Roseanne: An­tisemitism played a part in my fir­ing by ABC

The Jerusalem Post - - FRONT PAGE - EXCLUSIVE • By AMY SPIRO

Roseanne Barr told The Jerusalem Post this week that she was fired by ABC from the re­boot of her sit­com due in part to an­tisemitism.

“I feel that what hap­pened to me, a large part of it is an­tisemitism,” the Jewish ac­tress told the Post on Thurs­day, in a phone in­ter­view from her home in Hawaii. “I think it played a part. The fact that I was never al­lowed to ex­plain what I meant, and what I meant was a com­men­tary on Iran. So they pur­posely mis­char­ac­ter­ized what I said and wouldn’t let me ex­plain. And in haste they did some­thing un­prece­dented that they’ve never done to any other artist. And at the base of that I think it’s be­cause I am the most vo­cal per­son about Is­rael and BDS [boy­cott, di­vest­ment and sanc­tions].”

Barr was fired by ABC in May less than a day af­ter she sent a racist tweet about Va­lerie Jar­rett, a for­mer ad­viser in the Obama ad­min­is­tra­tion, writ­ing: “mus­lim broth­er­hood & planet of the apes had a baby=vj.” Within hours, ABC said it was can­cel­ing Roseanne, which was re­booted ear­lier that year to mas­sive rat­ings. At the time, the net­work said Barr’s tweet was “ab­hor­rent, re­pug­nant and in­con­sis­tent with our val­ues, and we have de­cided to can­cel her show.” The fol­low­ing month, the net­work de­cided to bring back the show but with­out Barr, and title it The Con­ners.

In the in­ter­view this week, Barr said the ex­ec­u­tives at ABC treated her un­fairly be­cause she is Jewish and sup­ports Is­rael.

“What I said was mis­char­ac­ter­ized pur­posely and re­peat­edly so they didn’t even know what I meant, but they wanted to shape it and they did. They said it was some­thing ra­cial when it was ac­tu­ally some­thing po­lit­i­cal,” she said. “And I have never in my life done any­thing racist and I think my ca­reer proves that. And they did it so quickly – to fire and la­bel and slan­der my name. I think it had a lot to do with iden­ti­fy­ing with Is­rael.”

In just two weeks, Barr will be ar­riv­ing in Is­rael, ac­com­pa­nied by her friend and mentor Rabbi Sh­mu­ley Boteach. She is slated to speak at the Knes­set on Jan­uary 31, as well as hold other pub­lic events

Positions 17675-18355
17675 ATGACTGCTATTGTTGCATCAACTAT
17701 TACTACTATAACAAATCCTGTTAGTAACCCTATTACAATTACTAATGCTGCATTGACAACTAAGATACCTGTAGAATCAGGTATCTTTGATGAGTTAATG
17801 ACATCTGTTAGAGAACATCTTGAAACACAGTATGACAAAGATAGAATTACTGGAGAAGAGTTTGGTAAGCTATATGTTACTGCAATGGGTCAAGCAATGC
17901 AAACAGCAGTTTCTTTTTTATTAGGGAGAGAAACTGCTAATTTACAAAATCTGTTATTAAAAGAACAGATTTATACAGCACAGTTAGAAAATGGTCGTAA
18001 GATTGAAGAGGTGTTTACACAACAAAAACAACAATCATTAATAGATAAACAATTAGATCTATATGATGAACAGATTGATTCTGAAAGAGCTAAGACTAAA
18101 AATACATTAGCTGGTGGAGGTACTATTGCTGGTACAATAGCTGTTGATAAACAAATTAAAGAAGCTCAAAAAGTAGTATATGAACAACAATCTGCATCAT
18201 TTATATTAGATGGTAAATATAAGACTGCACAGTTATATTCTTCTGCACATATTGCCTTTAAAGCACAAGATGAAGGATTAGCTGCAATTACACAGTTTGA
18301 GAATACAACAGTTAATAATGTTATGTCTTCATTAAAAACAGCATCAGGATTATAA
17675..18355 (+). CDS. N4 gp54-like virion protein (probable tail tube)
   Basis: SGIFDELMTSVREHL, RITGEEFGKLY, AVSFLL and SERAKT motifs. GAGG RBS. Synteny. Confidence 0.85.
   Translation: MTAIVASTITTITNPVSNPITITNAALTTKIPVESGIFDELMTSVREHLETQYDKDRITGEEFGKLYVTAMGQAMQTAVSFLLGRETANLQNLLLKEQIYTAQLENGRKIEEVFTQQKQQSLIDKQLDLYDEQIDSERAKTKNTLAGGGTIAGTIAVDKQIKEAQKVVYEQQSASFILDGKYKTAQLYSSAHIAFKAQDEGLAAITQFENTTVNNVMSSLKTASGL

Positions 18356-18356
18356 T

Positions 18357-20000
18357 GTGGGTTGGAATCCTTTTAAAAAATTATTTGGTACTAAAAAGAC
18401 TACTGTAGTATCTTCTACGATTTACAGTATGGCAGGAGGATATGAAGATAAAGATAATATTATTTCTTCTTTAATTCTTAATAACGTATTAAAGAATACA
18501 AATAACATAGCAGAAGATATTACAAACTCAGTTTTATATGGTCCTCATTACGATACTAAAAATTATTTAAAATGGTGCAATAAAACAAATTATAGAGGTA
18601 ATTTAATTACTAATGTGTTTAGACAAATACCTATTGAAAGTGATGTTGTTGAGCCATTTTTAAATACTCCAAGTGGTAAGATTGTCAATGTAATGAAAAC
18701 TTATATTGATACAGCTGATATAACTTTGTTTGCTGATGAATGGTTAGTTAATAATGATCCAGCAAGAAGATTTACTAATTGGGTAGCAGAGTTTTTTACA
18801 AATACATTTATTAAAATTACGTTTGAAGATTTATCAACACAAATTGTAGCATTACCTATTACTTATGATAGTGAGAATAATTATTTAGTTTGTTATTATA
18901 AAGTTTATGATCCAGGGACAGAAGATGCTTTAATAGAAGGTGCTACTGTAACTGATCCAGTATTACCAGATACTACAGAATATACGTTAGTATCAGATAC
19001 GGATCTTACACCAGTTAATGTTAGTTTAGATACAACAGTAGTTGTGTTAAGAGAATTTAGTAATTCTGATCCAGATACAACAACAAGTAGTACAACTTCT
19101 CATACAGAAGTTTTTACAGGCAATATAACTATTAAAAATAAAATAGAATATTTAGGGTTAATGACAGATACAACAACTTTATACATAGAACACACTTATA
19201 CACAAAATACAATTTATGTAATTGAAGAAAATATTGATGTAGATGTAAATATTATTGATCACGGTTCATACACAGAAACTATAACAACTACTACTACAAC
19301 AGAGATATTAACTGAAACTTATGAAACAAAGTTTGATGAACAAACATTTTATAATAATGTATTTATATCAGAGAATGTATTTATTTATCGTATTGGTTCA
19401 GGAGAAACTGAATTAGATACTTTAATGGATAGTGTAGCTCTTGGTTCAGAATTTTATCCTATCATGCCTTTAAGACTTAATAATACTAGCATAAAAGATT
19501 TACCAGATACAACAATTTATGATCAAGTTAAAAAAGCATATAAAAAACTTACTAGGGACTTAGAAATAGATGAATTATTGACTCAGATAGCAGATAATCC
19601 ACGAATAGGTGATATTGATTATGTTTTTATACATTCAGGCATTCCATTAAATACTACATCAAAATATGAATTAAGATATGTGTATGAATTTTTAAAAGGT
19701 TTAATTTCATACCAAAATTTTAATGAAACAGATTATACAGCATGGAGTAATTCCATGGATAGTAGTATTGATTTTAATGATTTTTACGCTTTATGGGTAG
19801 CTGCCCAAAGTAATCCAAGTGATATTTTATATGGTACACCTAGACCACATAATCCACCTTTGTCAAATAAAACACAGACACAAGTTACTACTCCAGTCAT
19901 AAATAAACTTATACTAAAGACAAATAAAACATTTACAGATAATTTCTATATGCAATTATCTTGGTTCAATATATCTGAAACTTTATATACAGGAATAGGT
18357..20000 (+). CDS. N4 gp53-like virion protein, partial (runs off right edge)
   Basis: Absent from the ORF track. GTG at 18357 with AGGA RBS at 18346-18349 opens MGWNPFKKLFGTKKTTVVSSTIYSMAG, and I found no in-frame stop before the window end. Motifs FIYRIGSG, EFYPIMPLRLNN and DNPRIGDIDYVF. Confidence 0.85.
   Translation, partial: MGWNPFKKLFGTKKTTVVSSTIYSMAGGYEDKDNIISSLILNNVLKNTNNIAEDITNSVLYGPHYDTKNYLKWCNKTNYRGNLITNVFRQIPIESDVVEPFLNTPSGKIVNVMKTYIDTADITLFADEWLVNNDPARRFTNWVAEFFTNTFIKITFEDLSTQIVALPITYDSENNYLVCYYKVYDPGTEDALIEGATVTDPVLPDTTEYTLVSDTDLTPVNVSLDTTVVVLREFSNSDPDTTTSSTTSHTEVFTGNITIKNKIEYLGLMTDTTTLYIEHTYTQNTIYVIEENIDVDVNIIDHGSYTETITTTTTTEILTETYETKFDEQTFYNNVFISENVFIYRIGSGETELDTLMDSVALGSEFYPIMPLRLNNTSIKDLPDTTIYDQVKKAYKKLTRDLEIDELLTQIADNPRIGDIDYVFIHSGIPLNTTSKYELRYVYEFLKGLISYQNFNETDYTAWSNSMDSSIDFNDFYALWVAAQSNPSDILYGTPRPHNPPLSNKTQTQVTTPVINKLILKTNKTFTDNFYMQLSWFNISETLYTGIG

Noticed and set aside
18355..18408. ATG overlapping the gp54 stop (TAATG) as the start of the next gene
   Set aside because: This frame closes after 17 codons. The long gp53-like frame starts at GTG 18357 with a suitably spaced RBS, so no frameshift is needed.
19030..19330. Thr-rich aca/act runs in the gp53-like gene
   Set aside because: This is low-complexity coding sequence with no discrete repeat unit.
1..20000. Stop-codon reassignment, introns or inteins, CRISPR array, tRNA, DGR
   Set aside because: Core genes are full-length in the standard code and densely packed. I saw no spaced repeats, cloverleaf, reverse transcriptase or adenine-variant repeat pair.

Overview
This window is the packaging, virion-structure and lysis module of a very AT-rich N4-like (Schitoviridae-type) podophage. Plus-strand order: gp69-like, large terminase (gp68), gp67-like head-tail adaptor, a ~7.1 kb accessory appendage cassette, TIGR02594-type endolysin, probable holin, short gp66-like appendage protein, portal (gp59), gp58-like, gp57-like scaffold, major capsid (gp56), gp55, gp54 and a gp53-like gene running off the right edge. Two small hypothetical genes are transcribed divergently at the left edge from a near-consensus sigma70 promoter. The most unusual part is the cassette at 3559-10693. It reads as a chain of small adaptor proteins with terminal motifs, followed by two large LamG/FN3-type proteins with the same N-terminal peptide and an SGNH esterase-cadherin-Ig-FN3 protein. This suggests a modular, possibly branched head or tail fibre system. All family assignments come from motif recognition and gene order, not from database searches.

around the coun­try.

Through­out the tur­moil of the past year, Boteach has sup­ported and de­fended Barr against the me­dia on­slaught.

“She wrote one tweet, she apol­o­gized for it, she cried, she asked Va­lerie Jar­rett pub­licly for for­give­ness, she hum­bled her­self,” Boteach said, adding that her treat­ment was harsh and hasty com­pared to many in Hol­ly­wood who have been ac­cused of much worse in the past two years.

Barr said she will be fur­ther dis­cussing her fir­ing from the show in her Knes­set speech, as well as her ties to Is­rael, her ex­pe­ri­ences with an­tisemitism and her op­po­si­tion to BDS.

“I want Is­raelis to know what it’s like to be an Amer­i­can Jew, so I’ll be speak­ing about that,” she said. “You guys don’t go through the an­tisemitism that we go through in Amer­ica.”

Barr, who said she ex­pe­ri­enced a lot of an­tisemitism grow­ing up in Utah in the 1950s, told the Post that she turned to Ju­daism in par­tic­u­lar over the past year.

“It is some­thing that I al­ways turn to, and it strength­ened my re­solve to be­come more pub­lic about it,” she said. “I de­cided that this was the time to stand up to be counted.” She said she stud­ies To­rah reg­u­larly with Boteach and even teaches the Book of Es­ther to other peo­ple on­line.

Boteach said Barr’s trip is slated to in­clude meet­ings with Deputy Knes­set Speaker Hi­lik Bar, Jewish Agency head Isaac Her­zog and Strate­gic Af­fairs Min­is­ter Gi­lad Er­dan, among oth­ers. Barr, who was last in Is­rael in 2016, said she is look­ing for­ward to vis­it­ing friends, places and “eat­ing Is­raeli food.”

Speak­ing at The Jerusalem Post Con­fer­ence last April, the ac­tress said she was con­sid­er­ing one day mov­ing to Is­rael and running for prime min­is­ter. In Septem­ber, she said she would move to Is­rael when The Con­ners pre­miered the fol­low­ing month. While that didn’t happen, Barr still isn’t rul­ing any­thing out.

“I’m go­ing to be in­ves­ti­gat­ing stay­ing there for a long pe­riod of time,” she said. “But you know, things just got post­poned for fam­ily mat­ters and stuff like that.”

In 2012, Barr ran for pres­i­dent of the United States and re­ceived 0.05% of the vote na­tion­wide. But she still thinks about running from time to time.

“I like pol­i­tics, I’m very in­ter­ested in it. I’d have to be real se­ri­ous to [run for prime min­is­ter],” she said, “and so far I’m bet­ter running for queen – of Is­rael or the world,” she joked.

Still, she said, she wants peo­ple to lis­ten to her ideas for change.

“I’m think­ing about it, I am think­ing about it,” she said. “But the rea­son I would run is I have very com­mon-sense so­lu­tions to prob­lems. And I’m more in­ter­ested [in] peo­ple hear­ing my so­lu­tions to things than running for any­thing. And they’re all To­rah­based so­lu­tions.” •

(Marc Is­rael Sellem/The Jerusalem Post)

ROSEANNE BARR

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